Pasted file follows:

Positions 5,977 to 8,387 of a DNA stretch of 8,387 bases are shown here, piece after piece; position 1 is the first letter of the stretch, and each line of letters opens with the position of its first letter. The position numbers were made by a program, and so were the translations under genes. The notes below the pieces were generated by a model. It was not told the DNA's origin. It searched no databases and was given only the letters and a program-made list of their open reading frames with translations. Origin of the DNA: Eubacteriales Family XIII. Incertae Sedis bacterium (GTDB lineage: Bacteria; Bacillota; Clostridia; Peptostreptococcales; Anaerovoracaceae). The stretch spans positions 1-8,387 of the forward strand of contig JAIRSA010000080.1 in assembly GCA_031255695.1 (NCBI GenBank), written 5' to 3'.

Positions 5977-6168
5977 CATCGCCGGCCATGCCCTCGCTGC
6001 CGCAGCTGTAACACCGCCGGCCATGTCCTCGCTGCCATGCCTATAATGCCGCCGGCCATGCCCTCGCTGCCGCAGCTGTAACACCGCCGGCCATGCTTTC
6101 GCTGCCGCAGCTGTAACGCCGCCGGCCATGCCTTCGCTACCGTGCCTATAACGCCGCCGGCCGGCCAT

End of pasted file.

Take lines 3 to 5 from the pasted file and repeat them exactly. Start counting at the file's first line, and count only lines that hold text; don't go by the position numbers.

5977 CATCGCCGGCCATGCCCTCGCTGC
6001 CGCAGCTGTAACACCGCCGGCCATGTCCTCGCTGCCATGCCTATAATGCCGCCGGCCATGCCCTCGCTGCCGCAGCTGTAACACCGCCGGCCATGCTTTC
6101 GCTGCCGCAGCTGTAACGCCGCCGGCCATGCCTTCGCTACCGTGCCTATAACGCCGCCGGCCGGCCAT